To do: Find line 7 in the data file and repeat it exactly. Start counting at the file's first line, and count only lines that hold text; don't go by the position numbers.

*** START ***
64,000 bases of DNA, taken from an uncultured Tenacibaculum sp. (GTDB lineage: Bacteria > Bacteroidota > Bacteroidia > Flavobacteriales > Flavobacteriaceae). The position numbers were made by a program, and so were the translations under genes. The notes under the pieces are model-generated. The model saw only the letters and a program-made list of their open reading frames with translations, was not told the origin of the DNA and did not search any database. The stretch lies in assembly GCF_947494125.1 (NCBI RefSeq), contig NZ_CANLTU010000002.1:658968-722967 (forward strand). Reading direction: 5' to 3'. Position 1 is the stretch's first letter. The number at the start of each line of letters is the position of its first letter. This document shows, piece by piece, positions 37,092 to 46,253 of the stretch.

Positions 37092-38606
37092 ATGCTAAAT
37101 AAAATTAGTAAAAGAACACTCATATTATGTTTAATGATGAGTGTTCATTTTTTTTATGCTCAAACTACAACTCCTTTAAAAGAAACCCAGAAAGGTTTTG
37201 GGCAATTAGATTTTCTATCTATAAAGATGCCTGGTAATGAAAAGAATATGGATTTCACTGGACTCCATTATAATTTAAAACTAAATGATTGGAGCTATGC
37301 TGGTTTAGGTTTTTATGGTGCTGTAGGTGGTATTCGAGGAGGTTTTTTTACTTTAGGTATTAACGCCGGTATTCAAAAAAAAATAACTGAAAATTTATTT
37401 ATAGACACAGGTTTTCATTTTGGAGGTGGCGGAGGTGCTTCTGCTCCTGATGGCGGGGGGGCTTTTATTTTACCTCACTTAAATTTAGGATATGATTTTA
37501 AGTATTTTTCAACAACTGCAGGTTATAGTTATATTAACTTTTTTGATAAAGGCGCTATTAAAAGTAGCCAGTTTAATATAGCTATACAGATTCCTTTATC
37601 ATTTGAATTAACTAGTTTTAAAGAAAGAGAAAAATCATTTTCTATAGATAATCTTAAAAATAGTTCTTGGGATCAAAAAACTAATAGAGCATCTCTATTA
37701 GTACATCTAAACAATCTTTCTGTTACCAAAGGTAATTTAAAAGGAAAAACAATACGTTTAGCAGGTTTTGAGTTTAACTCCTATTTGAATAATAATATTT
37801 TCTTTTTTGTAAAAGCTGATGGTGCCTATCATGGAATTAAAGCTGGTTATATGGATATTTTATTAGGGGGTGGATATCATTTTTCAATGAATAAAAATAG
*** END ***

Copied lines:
37401 ATAGACACAGGTTTTCATTTTGGAGGTGGCGGAGGTGCTTCTGCTCCTGATGGCGGGGGGGCTTTTATTTTACCTCACTTAAATTTAGGATATGATTTTA